Approximately 18 grams of the original 22 grams of
starting material was recovered.
residue
Again, no high boiling
(or acid) was obtained.
Trial 3.
This run was supervised b y Dr. H. Bernstein.
The same procedure and technique was followed which proved
to be successful in Bernstein's work with a methyl ether
71
containing a phenyl group.
The quantities of materials used In this trial run
were:
28 g., 0.18 mole, of methyl ether; 17.0 g. of
potassium metal; 7.0 g. of sodium metal; 300 cc of sodiumdried petroleum ether (b.p. 60-90°C) ; and 70 cc of sodiumdried toluene.
The time required for the formation of the alloy was
two hours.
The alloy was in the form of one large gobule.
after cooling, it was run in rapidly.
toluene entered the reaction vessel.
Practically no
The reaction mixture
was stirred vigorously, but no noticeable change w a s noted.
The mixture was then refluxed at the b.p. of the petroleum
ether for seven hours.
During this time some red colored
substance appeared on the sides of the reaction vessel.
The reaction mixture was allowed to cool down to room
temperature and then carbon dioxide gas, passed through a
sulfuric acid bottle, was added at a rate of 2-3 bubbles
per second for four hours.
No heat effect or other
noticeable change was noted during this addition.
The excess alloy was finally destroyed with ether and
alcohol, and the products worked up as previously described.
There were recovered 19.6 grams of the original ether upon
fractionation of the reaction products.
72
4. Conelusiona
The sodium-potassium alloy failed to split the methyl
ether of 2-methyl— 3-ethyl-2-pentanol under conditions
which proved successful for the splitting of a phenyl alkyl
methyl ether prepared by Dr, Bernstein,
D, Preparation of 4,4-Dlmethyl-5-ethyl-l-heptene
1 • Preparation of Allylmagneslum Bromide
The allyl bromide, b.p. 69.7°C
(728 mm) n§° 1.4690,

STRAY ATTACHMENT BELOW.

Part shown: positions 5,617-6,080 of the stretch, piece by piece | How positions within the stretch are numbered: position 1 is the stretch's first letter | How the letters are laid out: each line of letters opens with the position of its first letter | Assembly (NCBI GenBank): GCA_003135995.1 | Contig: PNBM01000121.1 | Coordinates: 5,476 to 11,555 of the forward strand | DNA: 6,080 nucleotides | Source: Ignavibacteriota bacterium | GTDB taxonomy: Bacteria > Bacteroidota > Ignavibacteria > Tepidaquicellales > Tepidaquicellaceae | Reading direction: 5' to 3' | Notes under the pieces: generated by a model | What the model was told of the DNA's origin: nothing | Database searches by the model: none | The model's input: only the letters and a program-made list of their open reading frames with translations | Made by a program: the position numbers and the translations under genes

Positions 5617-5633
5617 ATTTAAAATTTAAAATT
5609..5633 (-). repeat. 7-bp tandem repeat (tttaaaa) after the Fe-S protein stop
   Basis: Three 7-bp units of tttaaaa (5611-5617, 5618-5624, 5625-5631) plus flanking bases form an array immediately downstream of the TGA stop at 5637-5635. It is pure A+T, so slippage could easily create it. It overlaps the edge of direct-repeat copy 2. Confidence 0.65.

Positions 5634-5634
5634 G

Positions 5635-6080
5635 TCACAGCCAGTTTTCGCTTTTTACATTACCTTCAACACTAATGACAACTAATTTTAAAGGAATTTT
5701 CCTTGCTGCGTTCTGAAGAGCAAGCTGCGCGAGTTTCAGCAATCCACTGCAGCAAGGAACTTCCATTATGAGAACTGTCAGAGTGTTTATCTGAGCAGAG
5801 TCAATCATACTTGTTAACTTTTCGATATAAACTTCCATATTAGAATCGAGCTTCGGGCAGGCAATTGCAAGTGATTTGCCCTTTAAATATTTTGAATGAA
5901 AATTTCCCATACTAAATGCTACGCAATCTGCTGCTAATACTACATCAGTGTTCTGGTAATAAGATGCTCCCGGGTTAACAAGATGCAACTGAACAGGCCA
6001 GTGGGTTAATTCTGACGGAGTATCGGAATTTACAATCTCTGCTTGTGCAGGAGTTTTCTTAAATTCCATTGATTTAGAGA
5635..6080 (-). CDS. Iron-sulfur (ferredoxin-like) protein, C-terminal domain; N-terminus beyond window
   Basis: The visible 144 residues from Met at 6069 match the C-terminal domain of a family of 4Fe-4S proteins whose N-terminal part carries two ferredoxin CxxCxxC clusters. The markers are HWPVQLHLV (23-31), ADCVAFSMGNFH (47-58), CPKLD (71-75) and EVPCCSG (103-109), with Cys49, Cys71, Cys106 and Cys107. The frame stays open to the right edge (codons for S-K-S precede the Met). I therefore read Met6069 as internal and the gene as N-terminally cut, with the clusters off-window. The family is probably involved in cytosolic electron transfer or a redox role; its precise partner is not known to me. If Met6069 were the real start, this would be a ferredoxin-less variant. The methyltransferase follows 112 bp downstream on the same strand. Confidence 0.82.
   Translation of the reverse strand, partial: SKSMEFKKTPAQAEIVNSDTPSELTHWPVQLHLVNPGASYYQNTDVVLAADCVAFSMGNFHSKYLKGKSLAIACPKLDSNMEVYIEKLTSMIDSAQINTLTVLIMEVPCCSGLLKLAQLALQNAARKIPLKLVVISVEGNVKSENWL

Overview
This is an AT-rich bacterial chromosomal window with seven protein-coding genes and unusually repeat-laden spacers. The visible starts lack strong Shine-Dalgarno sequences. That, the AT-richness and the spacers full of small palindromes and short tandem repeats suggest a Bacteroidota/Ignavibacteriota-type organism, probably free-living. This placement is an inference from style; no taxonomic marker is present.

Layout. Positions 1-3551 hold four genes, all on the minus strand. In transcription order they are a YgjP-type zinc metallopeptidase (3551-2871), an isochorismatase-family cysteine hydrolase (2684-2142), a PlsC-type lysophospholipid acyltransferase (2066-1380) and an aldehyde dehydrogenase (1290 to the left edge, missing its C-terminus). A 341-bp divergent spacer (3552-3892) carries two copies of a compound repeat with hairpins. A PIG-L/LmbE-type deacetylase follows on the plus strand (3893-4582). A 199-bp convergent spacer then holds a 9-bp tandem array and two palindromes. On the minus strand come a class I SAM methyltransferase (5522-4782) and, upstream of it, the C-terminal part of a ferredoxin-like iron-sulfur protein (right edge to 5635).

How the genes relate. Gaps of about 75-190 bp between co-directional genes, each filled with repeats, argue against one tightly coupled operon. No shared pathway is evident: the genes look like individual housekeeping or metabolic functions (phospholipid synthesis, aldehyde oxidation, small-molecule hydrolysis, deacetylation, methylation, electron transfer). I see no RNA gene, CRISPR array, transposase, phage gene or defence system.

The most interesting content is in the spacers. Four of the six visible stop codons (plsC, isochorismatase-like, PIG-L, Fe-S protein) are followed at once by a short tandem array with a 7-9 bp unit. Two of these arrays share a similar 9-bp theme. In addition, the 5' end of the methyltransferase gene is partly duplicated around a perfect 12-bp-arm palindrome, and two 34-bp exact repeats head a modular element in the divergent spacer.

was purified b y fractionation through a 14 plate column.
To a two-liter three-necked flask connected with a
condenser, a stirrer, and a dropping funnel were added 4.5
moles of magnesium turnings (108 g.),
ethyl ether.
and 300 cc of anhyd.
To 182 g., 1.5 moles of allyl bromide, was
added 860 cc of anhydrous ethyl ether.
This solution was
added to the magnesium and ether at a rate which produced
only a slight amount of reflux.
addition was eight hours.
The time required for the
Titration of a five cc sample
showed 81.0# active Grignard reagent.
2. React!cn of Allylmagnesium Bromide with t-Amyl Chloride
The apparatus consisted of a five-liter flask, a
trident,
a mercury seal stirrer, a dropping funnel, and a
condenser.
The flask was surrounded in an ice bath.
73
The Grignard reagent was filtered into a separatory
funnel by the use of nitrogen gas.
One mole, 110 g., of
t-amyl chloride was placed in the five-liter flask.
After
the t-chior ide had cooled to zero degrees, the addition of
the Grignard reagent was begun.
Hie tes^erature was kept
within a 0 to 5°C range during the addition of the 1.5
moles
(31%) Grignard reagent.
Time required for the addi­
tion was 12.5 hours.
The reaction mixture was
stirred at ice bath tempera­
ture for four hours, then 2.5 hours at room temperature.
The appearance of a solid was noted after stirring for
about an hour at room t e m p e r a t u r e •
Refluxing occurred and
the clear dark liquid gradually became cloudy.
Refluxing
stopped after two hours of stirring at room temperature.
The reaction mixture was then refluxed on the steam bath
for a four-hour period.
by the addition of water.
The excess reagent was decomposed
The ether layer was decanted
off and the residue carefully extracted with ether, water
being added from time to time until a jel was reached.
The extracts were added to the main ether solution and the
whole dried over anhydrous sodium sulfate.
removed through a fractionating column.
Data:
Weight 90 g.
14 plate column.
The ether was
74
Col. T.
56.0
70.0
67.0
75.0
80.0
82.0
85.0
87.0
87.5
88.0
90.0
91.0
92.0
95.0
Head T.
Press.
53.5
51.5
43.0
55.0
58.0
87.0
88.0
92.0
96.0
98.5
101.0
102.5
104.5
105.0
718 m m
n
N
tt
It
It
It
ft
tt
H
tt
tt
tt
Tt
Frac.
1
2
3
4
5
6
7
8
9
10
11
12
13
14
Residue
Wt.
2.2
2.6
2.3
3.3
3.4
4.9
1.7
1.2
5.0
4.5
7.8
8.0
9.6
8.0